Data showing the scale of pesticide residues on food have been published by the European Food Safety Authority (EFSA).

110,829 food samples were collected in the European Union in 2022. Results show that 96.3 percent were within legally permitted levels. Of these, 65,374 samples did not contain quantifiable residues, while 37.3 percent had residues not above the limits.

Overall, 4,148 exceeded the maximum residue level (MRL), of which 2,383 were non‐compliant after considering measurement uncertainty and triggering legal sanctions or enforcement actions.

In 2021, 96.1 of the samples were within permitted levels. The MRL exceedance rate was 3.9 percent, and the non-compliant rate was 2.5 percent compared to 3.7 percent and 2.2 percent in 2022.

In 2022, the MRL exceedance and non-compliance rates were four times higher in samples from non-EU countries than in food products grown in one of the reporting countries.

Pesticides with a higher than 1 percent MRL exceedance rate were copper compounds, ethylene oxide, and chlordecone. A decreased exceedance rate was noted for ethylene oxide from 2021, while the other two substances increased.

Results from 12 product groups
The 2022 report on pesticide residues in food, prepared by EFSA, gives an overview of the official control work in EU member states, Iceland and Norway.

For the 11,727 samples analyzed for 193 pesticide residues as part of the EU-coordinated control program, 98.4 percent were within legal limits. This program analyses samples randomly collected from 12 products every three years. For 2022, these were apples, strawberries, peaches, wine, lettuce, head cabbages, tomatoes, spinach, oat grain, barley grain, cow’s milk, and swine fat.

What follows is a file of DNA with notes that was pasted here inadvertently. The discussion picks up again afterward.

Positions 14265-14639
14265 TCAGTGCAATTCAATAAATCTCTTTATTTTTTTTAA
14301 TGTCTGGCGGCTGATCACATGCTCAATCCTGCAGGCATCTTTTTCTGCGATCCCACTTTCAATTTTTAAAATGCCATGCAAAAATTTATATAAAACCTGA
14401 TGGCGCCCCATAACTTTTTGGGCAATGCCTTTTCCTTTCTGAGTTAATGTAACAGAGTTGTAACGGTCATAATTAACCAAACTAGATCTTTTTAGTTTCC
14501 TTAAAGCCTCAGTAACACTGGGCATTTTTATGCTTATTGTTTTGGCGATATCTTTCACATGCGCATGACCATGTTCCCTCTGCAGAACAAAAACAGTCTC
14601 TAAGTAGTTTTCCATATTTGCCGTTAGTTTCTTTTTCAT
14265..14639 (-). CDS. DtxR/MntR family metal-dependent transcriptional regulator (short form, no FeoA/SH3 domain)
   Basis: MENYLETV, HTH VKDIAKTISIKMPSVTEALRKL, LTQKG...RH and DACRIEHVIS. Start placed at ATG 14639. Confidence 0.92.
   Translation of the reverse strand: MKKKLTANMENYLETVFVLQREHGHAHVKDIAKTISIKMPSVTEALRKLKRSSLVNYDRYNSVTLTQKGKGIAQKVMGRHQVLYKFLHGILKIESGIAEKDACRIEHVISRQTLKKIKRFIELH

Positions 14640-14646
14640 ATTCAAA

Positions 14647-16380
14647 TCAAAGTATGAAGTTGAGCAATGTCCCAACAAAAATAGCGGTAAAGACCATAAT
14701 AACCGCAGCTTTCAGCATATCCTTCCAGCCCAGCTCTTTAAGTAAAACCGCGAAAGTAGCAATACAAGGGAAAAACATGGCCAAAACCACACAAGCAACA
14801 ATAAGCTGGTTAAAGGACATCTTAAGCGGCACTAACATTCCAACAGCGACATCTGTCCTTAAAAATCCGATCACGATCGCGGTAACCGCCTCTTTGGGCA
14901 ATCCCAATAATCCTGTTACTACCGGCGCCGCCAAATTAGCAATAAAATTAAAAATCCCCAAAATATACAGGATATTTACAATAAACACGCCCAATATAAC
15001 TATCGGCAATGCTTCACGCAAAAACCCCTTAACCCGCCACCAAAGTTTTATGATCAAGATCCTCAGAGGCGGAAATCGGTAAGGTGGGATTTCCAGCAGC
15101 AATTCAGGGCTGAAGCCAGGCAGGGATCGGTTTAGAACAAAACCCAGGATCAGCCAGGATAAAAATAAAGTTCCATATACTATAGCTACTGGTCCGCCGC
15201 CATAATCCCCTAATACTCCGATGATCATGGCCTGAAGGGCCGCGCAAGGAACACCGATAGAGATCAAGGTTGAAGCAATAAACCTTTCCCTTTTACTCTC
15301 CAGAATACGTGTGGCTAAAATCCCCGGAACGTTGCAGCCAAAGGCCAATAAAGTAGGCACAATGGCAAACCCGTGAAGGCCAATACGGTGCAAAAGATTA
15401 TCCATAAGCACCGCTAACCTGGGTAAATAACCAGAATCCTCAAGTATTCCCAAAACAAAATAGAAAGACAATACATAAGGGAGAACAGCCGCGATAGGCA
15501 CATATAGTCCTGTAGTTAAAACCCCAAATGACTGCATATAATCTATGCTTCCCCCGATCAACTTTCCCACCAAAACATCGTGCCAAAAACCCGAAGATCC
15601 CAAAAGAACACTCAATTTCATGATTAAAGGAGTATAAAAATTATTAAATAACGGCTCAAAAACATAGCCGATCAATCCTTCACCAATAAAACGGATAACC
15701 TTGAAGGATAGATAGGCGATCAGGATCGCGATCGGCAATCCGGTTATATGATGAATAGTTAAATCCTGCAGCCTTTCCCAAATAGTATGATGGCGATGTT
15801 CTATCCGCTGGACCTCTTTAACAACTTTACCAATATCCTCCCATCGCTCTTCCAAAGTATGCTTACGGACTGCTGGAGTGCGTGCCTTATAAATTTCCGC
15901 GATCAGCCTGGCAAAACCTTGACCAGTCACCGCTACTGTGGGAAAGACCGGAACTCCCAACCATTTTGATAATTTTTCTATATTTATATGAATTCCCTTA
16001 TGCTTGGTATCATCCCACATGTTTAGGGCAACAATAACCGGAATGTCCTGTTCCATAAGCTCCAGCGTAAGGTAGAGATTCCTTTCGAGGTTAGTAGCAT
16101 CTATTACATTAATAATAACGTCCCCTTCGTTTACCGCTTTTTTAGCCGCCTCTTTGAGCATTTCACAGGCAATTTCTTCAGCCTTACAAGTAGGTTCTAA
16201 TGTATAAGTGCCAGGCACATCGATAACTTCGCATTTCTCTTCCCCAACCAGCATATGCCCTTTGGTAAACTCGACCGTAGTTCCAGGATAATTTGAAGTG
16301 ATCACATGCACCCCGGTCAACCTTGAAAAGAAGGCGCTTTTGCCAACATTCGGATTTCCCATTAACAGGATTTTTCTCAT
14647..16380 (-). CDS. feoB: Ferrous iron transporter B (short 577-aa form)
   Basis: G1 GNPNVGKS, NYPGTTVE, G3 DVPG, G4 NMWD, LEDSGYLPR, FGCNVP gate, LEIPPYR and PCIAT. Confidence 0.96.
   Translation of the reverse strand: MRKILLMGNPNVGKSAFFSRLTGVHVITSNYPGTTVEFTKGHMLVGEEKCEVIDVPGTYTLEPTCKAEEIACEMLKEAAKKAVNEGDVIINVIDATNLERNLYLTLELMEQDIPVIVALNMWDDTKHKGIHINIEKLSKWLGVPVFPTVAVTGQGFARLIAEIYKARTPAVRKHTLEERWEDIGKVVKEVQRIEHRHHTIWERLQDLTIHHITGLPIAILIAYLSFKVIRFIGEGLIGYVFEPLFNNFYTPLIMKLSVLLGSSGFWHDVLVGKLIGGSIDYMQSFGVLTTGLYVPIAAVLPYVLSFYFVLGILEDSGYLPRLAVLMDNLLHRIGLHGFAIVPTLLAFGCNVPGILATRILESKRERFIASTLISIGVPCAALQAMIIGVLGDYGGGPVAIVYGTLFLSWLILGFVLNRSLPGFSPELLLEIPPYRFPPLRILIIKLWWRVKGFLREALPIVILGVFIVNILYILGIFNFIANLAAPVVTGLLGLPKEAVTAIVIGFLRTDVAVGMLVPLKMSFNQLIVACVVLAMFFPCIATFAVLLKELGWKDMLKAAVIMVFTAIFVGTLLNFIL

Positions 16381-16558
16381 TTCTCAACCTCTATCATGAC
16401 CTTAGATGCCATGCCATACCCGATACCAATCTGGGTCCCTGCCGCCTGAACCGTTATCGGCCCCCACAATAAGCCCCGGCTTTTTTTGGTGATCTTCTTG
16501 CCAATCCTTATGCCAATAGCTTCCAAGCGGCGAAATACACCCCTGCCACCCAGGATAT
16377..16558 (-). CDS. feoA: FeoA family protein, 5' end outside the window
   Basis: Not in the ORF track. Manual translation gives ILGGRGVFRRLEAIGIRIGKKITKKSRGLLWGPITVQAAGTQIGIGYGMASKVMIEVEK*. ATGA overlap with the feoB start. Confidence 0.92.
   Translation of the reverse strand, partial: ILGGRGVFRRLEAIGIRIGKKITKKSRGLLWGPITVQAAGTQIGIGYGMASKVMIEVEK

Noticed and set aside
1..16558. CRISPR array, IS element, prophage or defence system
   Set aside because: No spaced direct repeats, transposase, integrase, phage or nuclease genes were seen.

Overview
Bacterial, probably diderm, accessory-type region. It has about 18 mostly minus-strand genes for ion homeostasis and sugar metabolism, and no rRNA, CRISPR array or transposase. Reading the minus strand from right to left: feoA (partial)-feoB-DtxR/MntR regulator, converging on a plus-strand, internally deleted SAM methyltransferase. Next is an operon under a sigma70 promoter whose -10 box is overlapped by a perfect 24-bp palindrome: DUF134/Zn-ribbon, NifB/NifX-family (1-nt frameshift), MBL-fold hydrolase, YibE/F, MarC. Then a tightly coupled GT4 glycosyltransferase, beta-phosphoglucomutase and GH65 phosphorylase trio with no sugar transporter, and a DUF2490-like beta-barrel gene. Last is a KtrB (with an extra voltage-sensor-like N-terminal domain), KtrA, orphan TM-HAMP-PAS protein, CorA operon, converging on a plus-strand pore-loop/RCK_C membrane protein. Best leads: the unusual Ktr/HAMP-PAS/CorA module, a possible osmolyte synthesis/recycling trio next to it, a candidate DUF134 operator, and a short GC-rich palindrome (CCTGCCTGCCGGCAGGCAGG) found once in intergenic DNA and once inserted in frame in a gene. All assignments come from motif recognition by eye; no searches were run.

Half of the samples were free of quantifiable levels of residues. More than 5,500 contained one or more residues in concentrations below or equal to MRLs. 192 samples had residues exceeding the permitted levels, and 100 were non-compliant when accounting for measurement uncertainty.

EU non-approved substances were responsible for 75 percent of the non-compliant samples, randomly taken from non-EU countries, and 50 percent for food products harvested in the EU.

The highest number of multiple residues was found in a sample of tomatoes where 16 different pesticides were quantified, followed by strawberries with 15 different pesticides and red wine with 14 pesticides. The tomato and wine samples were grown in the EU, but the strawberry sample had an unknown origin.

Ethylene oxide findings
Ethylene oxide is not approved at the EU level. However, out of 2,026 samples where the substance was analyzed, the MRL was exceeded 47 times. Of those, six samples were of turmeric coming from India, five were of chili peppers from India and Uganda, five were of peppercorn from India, Vietnam, and Lebanon, and four samples of dried beans from India.

In their monitoring programs, EFSA said national authorities should consider ethylene oxide in turmeric, chili peppers, peppercorn, and dried beans from non-EU countries, especially India.

The number of samples with multiple pesticide residues was 23 percent, a decrease from 26.4 percent in the previous year. In a sample of chili peppers in the form of paprika powder of unknown origin, up to 43 different pesticides were reported.

In organic farming, MRL exceedance and non-compliance were in the same range as in 2021, with 2.4 percent exceedances and a 1.4 percent non-compliance rate. Non-authorized substances were reported sporadically in samples. One example was chlorpyrifos, mostly in India’s dry beans, rice, and cumin seed.

In 75 samples of baby food, the MRL was exceeded. When measurement uncertainty was taken into account, 15 led to non-compliant results. MRLs were exceeded in 46 honey samples, and 28 were judged to be non-compliant.

Results from the monitoring programs are a source of information for estimating the dietary exposure of EU consumers to pesticide residues. 

EFSA carried out a dietary risk assessment as part of its analysis of results. This showed the probability that consumers will be exposed to a quantity of residues above a certain safety threshold. EFSA concluded that there was a low risk to public health from the estimated exposure to pesticide residues in the foods tested.

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